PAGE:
The Voices





WHY urge the long, unequal fight,

Since Truth has fallen in the street,

Or lift anew the trampled light,

Quenched by the heedless million's feet?



"Give o'er the thankless task; forsake

The fools who know not ill from good

Eat, drink, enjoy thy own, and take

Thine ease among the multitude.



"Live out thyself; with others share

Thy proper life no more; assume

The unconcern of sun and air,

For life or death, or blight or bloom.



"The mountain pine looks calmly on

The fires that scourge the plains below,

Nor heeds the eagle in the sun

The small birds piping in the snow!



"The world is God's, not thine; let Him

Work out a change, if change must be

The hand that planted best can trim

And nurse the old unfruitful tree."



So spake the Tempter, when the light

Of sun and stars had left the sky;

I listened, through the cloud and night,

And beard, methought, a voice reply:



"Thy task may well seem over-hard,

Who scatterest in a thankless soil

Thy life as seed, with no reward

Save that which Duty gives to Toil.



"Not wholly is thy heart resigned

To Heaven's benign and just decree,

Which, linking thee with all thy kind,

Transmits their joys and griefs to thee.



"Break off that sacred chain, and turn

Back on thyself thy love and care;

Be thou thine own mean idol, burn

Faith, Hope, and Trust, thy children, there.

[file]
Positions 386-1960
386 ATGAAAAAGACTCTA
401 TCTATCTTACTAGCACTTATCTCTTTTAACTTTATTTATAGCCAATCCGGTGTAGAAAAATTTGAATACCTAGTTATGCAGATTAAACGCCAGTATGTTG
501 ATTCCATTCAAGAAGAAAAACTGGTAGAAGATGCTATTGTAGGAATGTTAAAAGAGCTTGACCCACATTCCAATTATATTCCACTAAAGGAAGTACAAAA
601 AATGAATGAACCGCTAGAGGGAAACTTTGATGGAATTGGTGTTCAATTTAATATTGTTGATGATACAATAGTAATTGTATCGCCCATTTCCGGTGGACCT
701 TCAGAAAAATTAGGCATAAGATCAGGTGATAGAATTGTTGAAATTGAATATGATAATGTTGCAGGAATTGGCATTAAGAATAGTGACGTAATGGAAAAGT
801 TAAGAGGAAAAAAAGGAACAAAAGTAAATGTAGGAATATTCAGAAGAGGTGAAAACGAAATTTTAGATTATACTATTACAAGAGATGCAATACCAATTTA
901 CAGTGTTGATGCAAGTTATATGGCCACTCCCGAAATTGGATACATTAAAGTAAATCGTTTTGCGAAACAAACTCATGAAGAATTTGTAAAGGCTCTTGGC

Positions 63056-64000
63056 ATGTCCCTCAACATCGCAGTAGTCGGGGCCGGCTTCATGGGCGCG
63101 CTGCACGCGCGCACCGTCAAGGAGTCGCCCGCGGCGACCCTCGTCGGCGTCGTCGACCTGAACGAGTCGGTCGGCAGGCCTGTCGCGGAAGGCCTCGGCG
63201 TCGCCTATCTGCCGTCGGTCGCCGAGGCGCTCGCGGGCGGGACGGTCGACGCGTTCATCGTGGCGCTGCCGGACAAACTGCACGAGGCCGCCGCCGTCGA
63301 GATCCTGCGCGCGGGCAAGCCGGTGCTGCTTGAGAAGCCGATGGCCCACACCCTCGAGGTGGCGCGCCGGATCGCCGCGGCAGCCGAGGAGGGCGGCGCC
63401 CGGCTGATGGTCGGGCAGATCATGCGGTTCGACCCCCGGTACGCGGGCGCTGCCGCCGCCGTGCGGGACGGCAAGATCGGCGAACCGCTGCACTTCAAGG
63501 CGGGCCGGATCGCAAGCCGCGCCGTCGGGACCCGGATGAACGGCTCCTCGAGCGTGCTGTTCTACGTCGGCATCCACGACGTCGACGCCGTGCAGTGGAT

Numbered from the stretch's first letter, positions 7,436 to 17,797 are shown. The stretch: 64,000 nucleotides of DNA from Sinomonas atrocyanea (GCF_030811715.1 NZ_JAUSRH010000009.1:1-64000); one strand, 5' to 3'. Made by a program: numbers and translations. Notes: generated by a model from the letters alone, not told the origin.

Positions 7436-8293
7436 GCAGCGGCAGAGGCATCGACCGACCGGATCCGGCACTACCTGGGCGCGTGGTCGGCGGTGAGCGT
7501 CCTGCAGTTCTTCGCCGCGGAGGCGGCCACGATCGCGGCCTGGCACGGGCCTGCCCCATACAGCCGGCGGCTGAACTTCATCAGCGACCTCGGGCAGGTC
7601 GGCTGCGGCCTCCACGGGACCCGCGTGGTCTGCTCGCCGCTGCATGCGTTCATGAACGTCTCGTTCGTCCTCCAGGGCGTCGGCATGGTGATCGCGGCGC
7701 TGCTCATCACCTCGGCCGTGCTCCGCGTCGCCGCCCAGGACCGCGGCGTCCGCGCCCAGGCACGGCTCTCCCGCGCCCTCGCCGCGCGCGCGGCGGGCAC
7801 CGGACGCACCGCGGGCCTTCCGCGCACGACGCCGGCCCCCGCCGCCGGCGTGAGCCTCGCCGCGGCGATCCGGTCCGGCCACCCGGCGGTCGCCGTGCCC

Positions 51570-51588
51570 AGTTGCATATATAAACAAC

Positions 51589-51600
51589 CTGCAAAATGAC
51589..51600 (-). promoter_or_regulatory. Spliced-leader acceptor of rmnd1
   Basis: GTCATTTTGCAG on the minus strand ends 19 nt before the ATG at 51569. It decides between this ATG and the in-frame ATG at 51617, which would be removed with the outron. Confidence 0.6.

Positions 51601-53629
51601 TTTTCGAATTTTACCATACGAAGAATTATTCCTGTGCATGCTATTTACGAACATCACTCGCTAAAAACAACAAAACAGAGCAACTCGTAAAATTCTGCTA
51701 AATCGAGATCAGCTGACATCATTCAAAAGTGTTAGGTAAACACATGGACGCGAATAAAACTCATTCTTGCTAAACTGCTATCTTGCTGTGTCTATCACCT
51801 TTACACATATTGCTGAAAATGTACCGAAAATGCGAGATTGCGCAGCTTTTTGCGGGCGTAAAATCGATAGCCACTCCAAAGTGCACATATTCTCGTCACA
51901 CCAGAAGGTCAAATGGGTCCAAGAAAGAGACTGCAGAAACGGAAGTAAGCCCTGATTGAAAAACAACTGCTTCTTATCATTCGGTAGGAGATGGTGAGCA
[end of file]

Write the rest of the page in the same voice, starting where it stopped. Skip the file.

"Released from that fraternal law

Which shares the common bale and bliss,

No sadder lot could Folly draw,

Or Sin provoke from Fate, than this.



"The meal unshared is food unblest

Thou hoard'st in vain what love should spend;

Self-ease is pain; thy only rest

Is labor for a worthy end;



"A toil that gains with what it yields,

And scatters to its own increase,

And hears, while sowing outward fields,

The harvest-song of inward peace.



"Free-lipped the liberal streamlets run,

Free shines for all the healthful ray;

The still pool stagnates in the sun,

The lurid earth-fire haunts decay.



"What is it that the crowd requite

Thy love with hate, thy truth with lies?

And but to faith, and not to sight,

The walls of Freedom's temple rise?



"Yet do thy work; it shall succeed

In thine or in another's day;

And, if denied the victor's meed,

Thou shalt not lack the toiler's pay.



"Faith shares the future's promise; Love's

Self-offering is a triumph won;

And each good thought or action moves

The dark world nearer to the sun.



"Then faint not, falter not, nor plead

Thy weakness; truth itself is strong;

The lion's strength, the eagle's speed,

Are not alone vouchsafed to wrong.



"Thy nature, which, through fire and flood,

To place or gain finds out its way,

Hath power to seek the highest good,

And duty's holiest call obey!



"Strivest thou in darkness?--Foes without

In league with traitor thoughts within;

Thy night-watch kept with trembling Doubt

And pale Remorse the ghost of Sin?



"Hast thou not, on some week of storm,

Seen the sweet Sabbath breaking fair,

And cloud and shadow, sunlit, form

The curtains of its tent of prayer?



"So, haply, when thy task shall end,

The wrong shall lose itself in right,

And all thy week-day darkness blend

With the long Sabbath of the light!"

1854.





The Tired Worker The Washer-woman facebooktwittergoogle_plusredditpinterestlinkedinmail

Feedback